Just in case you’re lost, here’s our previous article addressing the difference between the two and why you should switch to HTTPS. As we mentioned in that article, switching to HTTPS brings about extra security and ranking advantages as well. If you are not a web developer, switching from HTTP to HTTPS can be overwhelming with all the technical steps involved. But no worries, in today’s article, we plan to make the process a little less complicated by giving you a step-by-step guide!
Step 1: Select a SSL certificate
What’s SSL? Fortunately, you do not need to understand how SSL really works. What you need to know is in order for your site to use HTTPS, you need to install a SSL certificate.
There are 3 types of SSL certificate – Domain Validation, Organization Validation and Extended Validation (Figure 1).Depending on your needs, you will require a different type of SSL certificate.
Domain Validation (DV)
This is the most basic and also the cheapest out of the 3 types. It is not for sites where security is a big concern since DV only takes care of encryption (out of the 3 kinds of protection that HTTPS provides). Additionally, the legitimacy of the business cannot be validated for sites using DV certificates. Therefore, they are usually only recommended for internal or non-e-commerce sites.
Organization Validation (OV)
In terms of price, OV is the mid-range of the batch. It is available in 128-, 256- and 2048-bit encryption (we’ll touch more about this later). This type of certificate is more trusted as compared to DV. They contain business information that verifies that the site is owned by a registered business entity. Thus, OV is typically used for e-commerce sites and sites that collect personal information.
Extended Validation (EV)
This is the most expensive certificate of the lot and takes the longest to be issued. Why? Because it provides the best security. EV exists in 2048-bit encryption, which is what Google recommends for enabling HTTPS. Due to the security it provides, EV is generally used by sites where security is of utmost importance such as banks and large e-commerce sites.
Fun Fact: According to estimations, it will take a little over 6.4 quadrillion years to break a 2048-bit SSL certificate. That’s crazy!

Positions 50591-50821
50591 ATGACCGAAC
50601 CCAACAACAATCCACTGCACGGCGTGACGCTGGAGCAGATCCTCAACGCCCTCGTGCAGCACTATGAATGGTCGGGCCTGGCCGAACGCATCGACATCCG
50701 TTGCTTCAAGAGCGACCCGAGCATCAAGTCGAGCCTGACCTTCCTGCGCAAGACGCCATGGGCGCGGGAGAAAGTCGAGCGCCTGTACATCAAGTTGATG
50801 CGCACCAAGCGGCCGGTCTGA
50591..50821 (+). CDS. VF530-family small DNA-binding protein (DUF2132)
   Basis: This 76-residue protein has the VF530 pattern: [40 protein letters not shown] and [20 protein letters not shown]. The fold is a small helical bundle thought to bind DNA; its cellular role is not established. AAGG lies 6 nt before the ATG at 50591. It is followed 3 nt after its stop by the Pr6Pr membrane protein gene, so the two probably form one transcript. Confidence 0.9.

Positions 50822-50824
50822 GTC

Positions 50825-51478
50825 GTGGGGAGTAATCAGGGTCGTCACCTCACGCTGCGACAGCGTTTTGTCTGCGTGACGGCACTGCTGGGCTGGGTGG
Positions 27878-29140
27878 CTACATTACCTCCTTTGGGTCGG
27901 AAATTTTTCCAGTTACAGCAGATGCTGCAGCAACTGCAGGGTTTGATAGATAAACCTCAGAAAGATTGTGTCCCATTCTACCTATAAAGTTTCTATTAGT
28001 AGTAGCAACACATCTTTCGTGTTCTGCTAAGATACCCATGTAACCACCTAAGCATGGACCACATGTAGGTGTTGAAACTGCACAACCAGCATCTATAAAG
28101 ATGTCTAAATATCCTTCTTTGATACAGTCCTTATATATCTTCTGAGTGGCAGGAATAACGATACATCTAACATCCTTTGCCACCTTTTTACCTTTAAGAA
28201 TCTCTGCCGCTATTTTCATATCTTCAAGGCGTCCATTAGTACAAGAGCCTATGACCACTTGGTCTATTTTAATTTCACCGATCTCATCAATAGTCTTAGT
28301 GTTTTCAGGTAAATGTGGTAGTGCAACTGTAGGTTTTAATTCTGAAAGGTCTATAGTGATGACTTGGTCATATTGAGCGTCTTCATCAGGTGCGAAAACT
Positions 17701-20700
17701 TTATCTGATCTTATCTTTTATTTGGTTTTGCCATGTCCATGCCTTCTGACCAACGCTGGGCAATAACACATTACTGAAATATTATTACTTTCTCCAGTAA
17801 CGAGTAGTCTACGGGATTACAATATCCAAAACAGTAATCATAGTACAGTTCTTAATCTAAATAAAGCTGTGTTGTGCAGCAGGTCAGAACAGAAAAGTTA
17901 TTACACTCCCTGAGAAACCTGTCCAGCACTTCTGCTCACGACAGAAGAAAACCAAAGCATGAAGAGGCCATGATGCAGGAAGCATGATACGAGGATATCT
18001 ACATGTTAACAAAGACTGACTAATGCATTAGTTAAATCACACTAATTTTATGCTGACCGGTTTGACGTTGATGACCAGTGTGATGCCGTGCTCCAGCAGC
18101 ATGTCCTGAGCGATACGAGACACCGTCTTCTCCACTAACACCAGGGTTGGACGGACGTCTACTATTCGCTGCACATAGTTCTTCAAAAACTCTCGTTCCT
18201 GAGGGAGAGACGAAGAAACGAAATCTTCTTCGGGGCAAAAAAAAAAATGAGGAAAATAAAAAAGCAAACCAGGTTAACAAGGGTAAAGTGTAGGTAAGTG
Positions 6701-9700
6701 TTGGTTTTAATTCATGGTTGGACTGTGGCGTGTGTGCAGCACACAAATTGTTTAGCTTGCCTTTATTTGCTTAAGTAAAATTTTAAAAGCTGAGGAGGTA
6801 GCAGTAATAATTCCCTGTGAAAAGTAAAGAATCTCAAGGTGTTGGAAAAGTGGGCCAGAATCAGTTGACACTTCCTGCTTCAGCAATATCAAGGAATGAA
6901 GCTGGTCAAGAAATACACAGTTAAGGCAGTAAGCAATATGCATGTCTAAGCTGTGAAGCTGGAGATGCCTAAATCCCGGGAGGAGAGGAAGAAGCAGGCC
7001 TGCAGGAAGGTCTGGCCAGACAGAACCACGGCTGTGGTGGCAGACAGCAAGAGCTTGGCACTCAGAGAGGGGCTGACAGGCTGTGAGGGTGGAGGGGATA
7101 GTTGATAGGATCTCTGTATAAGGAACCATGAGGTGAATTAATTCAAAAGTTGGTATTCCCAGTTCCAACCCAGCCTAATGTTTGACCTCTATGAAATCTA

The procedure to install each SSL certificate differs, so for convenience’s sake, it is recommended to first look into what your hosting company provides.
Step 2: Redirect your HTTP pages to HTTPS pages
The two URLs above may seem identical, however, the additional “s” means they are considered two completely separate URLs. To direct your visitors and Google to the correct pages, you need to first create new HTTPS pages for all your old HTTP pages. Then, redirect the old pages to the new pages. We talked about redirects in this article about site migration, so check it out for more details!
Step 3: Update your internal links, images and other resources
Just like the link to our previous article on site migration, you are likely to have multiple internal links within your site to aid visitors in navigation. Make sure that those internal links are changed to the new HTTPS pages. This is needed if you have been using absolute URLs. However, if you have been using relative URLs, there is no need for any changes.
Absolute URL: <a href=“http://www.example.com/aboutus”>Link</a>
Relative URL: <a href=“/aboutus”>Link</a>
With the relative URL, the same link will direct to the right page regardless of whether it is HTTP or HTTPS. Although this may sound like relative URLs provide much convenience, there are some drawbacks to using relative URLs. Hence, they are only suitable for use when the site is in its testing environment.
Remember to do the same thing for your images and other resources such as stylesheets and scripts.
Tool to use: To prevent missing out any of the links, use a tool such as Screaming Frog to check that all the internal, external links and images are all HTTPS.
Step 4: Re-add your site to Google Search Console
By the time you reach this step, you are probably experiencing some information overload so let’s keep the last step short and sweet!
1) Re-add your HTTPS site to Google Search Console as it is considered an entirely different site (Figure 2).
2) Submit a new sitemap for your new HTTPS site to inform Google to start going through your pages and including them in their database.
3) Re-submit your sitemap for your old HTTP site so Google can see all the 301 redirects and update their database accordingly.
Technical SEO may be quite complex and troublesome but it is definitely needed. Things not working out right even after following the steps above? If you are having problems, how about contacting an SEO consultant for help? We know of a pretty good one (wink).